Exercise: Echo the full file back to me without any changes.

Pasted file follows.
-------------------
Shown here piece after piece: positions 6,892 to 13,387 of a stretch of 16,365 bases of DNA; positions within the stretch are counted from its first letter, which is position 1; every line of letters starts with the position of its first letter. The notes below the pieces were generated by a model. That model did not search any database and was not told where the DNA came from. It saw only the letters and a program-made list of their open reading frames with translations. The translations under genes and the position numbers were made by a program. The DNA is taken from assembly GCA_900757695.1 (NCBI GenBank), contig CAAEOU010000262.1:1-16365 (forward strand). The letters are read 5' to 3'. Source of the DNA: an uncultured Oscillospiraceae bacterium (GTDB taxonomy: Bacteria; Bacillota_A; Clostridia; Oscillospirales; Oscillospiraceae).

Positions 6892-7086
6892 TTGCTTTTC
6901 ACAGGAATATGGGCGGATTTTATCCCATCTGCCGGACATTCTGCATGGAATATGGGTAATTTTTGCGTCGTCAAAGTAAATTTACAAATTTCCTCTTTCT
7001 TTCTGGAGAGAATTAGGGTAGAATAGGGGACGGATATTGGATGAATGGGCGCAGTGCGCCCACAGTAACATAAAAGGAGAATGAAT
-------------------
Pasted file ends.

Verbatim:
Shown here piece after piece: positions 6,892 to 13,387 of a stretch of 16,365 bases of DNA; positions within the stretch are counted from its first letter, which is position 1; every line of letters starts with the position of its first letter. The notes below the pieces were generated by a model. That model did not search any database and was not told where the DNA came from. It saw only the letters and a program-made list of their open reading frames with translations. The translations under genes and the position numbers were made by a program. The DNA is taken from assembly GCA_900757695.1 (NCBI GenBank), contig CAAEOU010000262.1:1-16365 (forward strand). The letters are read 5' to 3'. Source of the DNA: an uncultured Oscillospiraceae bacterium (GTDB taxonomy: Bacteria; Bacillota_A; Clostridia; Oscillospirales; Oscillospiraceae).

Positions 6892-7086
6892 TTGCTTTTC
6901 ACAGGAATATGGGCGGATTTTATCCCATCTGCCGGACATTCTGCATGGAATATGGGTAATTTTTGCGTCGTCAAAGTAAATTTACAAATTTCCTCTTTCT
7001 TTCTGGAGAGAATTAGGGTAGAATAGGGGACGGATATTGGATGAATGGGCGCAGTGCGCCCACAGTAACATAAAAGGAGAATGAAT